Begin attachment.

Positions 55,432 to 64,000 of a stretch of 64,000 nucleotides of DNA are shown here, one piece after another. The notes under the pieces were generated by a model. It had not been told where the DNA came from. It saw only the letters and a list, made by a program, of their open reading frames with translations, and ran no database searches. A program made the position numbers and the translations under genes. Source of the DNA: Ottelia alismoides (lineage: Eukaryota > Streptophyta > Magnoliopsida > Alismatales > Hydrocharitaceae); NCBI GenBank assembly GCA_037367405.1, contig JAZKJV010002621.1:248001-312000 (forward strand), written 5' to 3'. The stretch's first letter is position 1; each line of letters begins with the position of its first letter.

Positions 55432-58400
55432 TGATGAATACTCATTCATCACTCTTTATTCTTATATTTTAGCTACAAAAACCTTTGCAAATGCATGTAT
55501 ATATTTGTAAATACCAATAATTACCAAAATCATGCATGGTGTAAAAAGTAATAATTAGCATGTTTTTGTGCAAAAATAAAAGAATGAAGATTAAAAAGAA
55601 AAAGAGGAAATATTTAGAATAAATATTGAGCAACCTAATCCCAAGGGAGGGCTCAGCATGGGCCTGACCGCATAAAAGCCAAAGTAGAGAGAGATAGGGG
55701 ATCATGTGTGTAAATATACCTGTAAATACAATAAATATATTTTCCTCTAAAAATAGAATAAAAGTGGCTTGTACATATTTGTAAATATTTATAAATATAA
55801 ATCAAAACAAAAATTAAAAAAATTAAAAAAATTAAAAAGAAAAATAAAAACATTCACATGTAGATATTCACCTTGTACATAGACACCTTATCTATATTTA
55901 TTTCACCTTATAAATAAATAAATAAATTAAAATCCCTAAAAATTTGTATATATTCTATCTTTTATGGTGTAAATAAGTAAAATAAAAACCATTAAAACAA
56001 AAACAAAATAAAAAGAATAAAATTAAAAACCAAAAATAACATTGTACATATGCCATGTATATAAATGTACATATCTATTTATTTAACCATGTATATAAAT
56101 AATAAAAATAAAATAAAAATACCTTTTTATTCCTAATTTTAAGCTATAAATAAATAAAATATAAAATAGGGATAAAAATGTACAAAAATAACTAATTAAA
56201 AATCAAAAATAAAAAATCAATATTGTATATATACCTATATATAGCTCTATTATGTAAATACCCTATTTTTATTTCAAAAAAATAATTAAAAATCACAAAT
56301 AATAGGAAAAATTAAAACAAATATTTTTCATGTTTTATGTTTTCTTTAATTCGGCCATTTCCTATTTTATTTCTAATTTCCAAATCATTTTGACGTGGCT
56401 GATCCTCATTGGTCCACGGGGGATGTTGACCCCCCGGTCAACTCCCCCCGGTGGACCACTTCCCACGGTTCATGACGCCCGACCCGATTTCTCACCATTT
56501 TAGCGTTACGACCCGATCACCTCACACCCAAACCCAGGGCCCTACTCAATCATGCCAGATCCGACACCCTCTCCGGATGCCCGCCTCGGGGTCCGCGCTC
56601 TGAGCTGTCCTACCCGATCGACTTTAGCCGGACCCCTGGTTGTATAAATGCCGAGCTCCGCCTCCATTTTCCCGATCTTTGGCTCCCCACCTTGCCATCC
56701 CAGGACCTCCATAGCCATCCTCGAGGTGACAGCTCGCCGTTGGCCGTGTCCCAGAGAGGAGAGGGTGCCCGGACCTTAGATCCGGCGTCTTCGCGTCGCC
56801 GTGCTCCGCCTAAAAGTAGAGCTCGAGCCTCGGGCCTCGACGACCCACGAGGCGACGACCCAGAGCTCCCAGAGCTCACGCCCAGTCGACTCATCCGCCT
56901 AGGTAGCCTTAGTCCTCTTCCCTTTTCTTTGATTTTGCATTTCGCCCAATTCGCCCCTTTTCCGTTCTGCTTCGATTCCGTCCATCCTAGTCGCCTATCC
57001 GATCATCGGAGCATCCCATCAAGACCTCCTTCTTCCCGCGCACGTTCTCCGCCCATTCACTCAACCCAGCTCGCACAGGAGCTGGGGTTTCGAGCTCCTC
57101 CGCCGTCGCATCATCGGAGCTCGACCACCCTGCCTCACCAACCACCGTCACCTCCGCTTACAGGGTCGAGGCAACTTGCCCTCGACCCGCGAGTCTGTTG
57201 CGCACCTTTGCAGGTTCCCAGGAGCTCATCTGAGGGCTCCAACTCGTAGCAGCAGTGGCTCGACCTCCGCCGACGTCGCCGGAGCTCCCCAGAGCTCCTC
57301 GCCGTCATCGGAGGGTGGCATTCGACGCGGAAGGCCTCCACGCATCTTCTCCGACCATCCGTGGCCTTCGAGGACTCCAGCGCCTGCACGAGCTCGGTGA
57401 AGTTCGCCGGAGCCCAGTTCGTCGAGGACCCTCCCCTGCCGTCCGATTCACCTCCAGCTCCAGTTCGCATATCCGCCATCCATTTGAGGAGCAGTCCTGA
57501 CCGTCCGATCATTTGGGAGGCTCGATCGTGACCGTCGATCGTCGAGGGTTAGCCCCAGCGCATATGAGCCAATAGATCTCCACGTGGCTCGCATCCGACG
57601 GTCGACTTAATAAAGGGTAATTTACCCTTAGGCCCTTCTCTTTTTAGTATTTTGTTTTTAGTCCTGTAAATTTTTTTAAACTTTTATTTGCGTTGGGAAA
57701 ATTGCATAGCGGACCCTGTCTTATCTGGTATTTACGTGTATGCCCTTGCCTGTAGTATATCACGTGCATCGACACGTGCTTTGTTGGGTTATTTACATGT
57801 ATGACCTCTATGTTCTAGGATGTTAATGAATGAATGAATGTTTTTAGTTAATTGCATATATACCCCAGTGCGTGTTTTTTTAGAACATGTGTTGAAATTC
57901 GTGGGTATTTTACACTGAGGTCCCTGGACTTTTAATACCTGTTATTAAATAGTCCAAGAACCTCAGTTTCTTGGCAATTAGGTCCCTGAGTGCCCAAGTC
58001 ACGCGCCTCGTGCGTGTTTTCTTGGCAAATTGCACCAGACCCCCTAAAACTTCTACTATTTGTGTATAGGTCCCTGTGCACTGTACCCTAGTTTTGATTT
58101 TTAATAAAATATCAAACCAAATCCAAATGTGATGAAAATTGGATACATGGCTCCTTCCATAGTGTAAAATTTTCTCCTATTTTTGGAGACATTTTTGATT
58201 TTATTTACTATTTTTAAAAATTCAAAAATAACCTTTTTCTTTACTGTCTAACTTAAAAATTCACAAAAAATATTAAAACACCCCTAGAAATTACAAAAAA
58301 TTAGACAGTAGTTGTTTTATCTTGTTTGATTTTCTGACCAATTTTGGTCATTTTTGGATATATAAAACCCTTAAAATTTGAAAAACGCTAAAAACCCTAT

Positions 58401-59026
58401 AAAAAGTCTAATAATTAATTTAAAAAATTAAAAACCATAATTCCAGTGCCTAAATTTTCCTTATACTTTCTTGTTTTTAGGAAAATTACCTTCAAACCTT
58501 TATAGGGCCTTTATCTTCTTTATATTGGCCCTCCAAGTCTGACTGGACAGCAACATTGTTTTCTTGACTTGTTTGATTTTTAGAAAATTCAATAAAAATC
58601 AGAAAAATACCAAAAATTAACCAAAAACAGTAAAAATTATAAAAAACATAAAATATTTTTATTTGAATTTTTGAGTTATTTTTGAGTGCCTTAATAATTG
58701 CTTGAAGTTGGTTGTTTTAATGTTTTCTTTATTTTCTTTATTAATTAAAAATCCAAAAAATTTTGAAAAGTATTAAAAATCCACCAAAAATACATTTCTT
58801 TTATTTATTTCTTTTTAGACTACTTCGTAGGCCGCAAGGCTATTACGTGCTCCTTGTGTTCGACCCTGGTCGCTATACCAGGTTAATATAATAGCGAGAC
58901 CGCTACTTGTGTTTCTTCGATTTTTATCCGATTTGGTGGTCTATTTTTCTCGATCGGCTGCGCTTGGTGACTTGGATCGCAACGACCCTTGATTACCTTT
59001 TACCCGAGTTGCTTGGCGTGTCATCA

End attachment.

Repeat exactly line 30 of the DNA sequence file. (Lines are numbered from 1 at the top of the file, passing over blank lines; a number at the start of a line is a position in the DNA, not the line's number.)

58101 TTAATAAAATATCAAACCAAATCCAAATGTGATGAAAATTGGATACATGGCTCCTTCCATAGTGTAAAATTTTCTCCTATTTTTGGAGACATTTTTGATT